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Title: Specification, Modeling and Validation of KPIs and their Required Properties
Authors: Scholten, C.F.
Keywords: requirements
performance measures
performance indicators
key performance indicators (KPIs)
Issue Date: 23-Aug-2017
Publisher: Open Universiteit Nederland
Abstract: A ‘Key Performance Indicator’ (KPI) is defined as “a metric used to quantify the efficiency and/or effectiveness of an action that is compared to a given norm or target which is derived from business strategy”. KPIs should be specified, modeled and validated to have specific properties. These required properties are: quantifiability, sensitivity, congruency, reliability, efficiency and improvement-orientation. But with standard and popular modeling notations, such as those in ‘Unified Modeling Language’ (UML), the properties cannot be guaranteed. In this work, recommendations on properties are combined with a constructive definition into a conceptual model of KPIs and their required properties. This model can be used for the specification, modeling and validation of KPIs. Also, the modeling semantics that are needed to support the modeling and validation of KPIs are explained. The modeling notation that is used should not only include semantics of business objects and their attributes, but also of states and events that are extended with data to make up transitions in the object-lifecycles, and CSP-composition of the transitions to compose executable and deterministic behavior. The semantics are included in the method EXTREME which uses ideas from approaches to goal modeling and Protocol Modeling.As a case study, the time-related KPI ‘Percentage of In-Time Processed Orders’ of business process ‘Order to Pay’ is specified, modeled and validated using the conceptual model and a protocol model. The KPI is initially specified as the percentage of closed orders for which the ‘Processing Lead Time’ equals or is lower than the ‘Norm Lead Time’. Using the conceptual model this is further specified. By developing and executing a protocol model, it is validated that the KPI has its value calculated from the right number of instances of business concepts (quantifiability); changes in states and attributes-values of the instances (sensitivity); a clear mathematical relationship (congruency); and a minimum number of assumptions (reliability) and scenarios for manipulation (improvement-orientation). Future research is needed on the risk that KPIs in general or in specific (time-related) cases might be used to manipulate and/or do not reflect real performance or improvement.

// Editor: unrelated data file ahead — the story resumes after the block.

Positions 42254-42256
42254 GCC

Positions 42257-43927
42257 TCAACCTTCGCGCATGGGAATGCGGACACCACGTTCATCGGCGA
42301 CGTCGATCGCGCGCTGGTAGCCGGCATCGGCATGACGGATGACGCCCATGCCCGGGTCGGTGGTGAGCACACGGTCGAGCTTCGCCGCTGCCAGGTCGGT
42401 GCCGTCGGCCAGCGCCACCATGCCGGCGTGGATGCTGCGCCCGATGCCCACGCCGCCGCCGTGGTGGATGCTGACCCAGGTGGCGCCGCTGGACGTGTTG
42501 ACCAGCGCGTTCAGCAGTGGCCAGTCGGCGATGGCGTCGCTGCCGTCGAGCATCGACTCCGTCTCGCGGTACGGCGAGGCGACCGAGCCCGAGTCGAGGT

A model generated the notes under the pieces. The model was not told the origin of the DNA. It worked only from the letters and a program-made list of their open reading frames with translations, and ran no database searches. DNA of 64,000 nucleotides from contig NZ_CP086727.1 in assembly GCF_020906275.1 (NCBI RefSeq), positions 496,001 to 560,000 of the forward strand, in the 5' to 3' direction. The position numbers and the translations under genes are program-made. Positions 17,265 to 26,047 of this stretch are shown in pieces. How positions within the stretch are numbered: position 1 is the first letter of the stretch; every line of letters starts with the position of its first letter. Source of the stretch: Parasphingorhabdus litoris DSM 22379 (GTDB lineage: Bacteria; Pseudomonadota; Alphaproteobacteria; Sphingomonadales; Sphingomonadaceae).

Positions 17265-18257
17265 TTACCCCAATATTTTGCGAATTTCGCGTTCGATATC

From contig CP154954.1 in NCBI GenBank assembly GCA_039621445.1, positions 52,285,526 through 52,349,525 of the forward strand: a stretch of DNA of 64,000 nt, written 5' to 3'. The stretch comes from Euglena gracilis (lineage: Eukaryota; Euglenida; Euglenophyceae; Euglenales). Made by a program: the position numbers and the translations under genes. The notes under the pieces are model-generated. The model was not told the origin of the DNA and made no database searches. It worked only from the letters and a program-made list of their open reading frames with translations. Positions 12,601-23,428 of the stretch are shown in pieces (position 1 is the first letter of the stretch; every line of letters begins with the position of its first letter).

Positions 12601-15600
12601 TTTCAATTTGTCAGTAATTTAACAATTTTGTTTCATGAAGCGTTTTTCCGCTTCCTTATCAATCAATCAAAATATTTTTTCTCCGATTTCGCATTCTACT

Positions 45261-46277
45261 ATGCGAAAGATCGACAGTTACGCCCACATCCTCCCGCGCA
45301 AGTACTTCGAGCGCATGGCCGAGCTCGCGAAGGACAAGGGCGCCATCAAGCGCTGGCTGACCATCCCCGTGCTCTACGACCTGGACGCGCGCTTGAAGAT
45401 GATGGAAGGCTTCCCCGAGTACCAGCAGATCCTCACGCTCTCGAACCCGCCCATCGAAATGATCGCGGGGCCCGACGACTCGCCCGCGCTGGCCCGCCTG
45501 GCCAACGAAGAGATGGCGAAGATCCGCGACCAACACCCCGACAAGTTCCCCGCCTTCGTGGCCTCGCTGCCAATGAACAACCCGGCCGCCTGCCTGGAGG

Appears in Collections:MSc Business Process Management and IT

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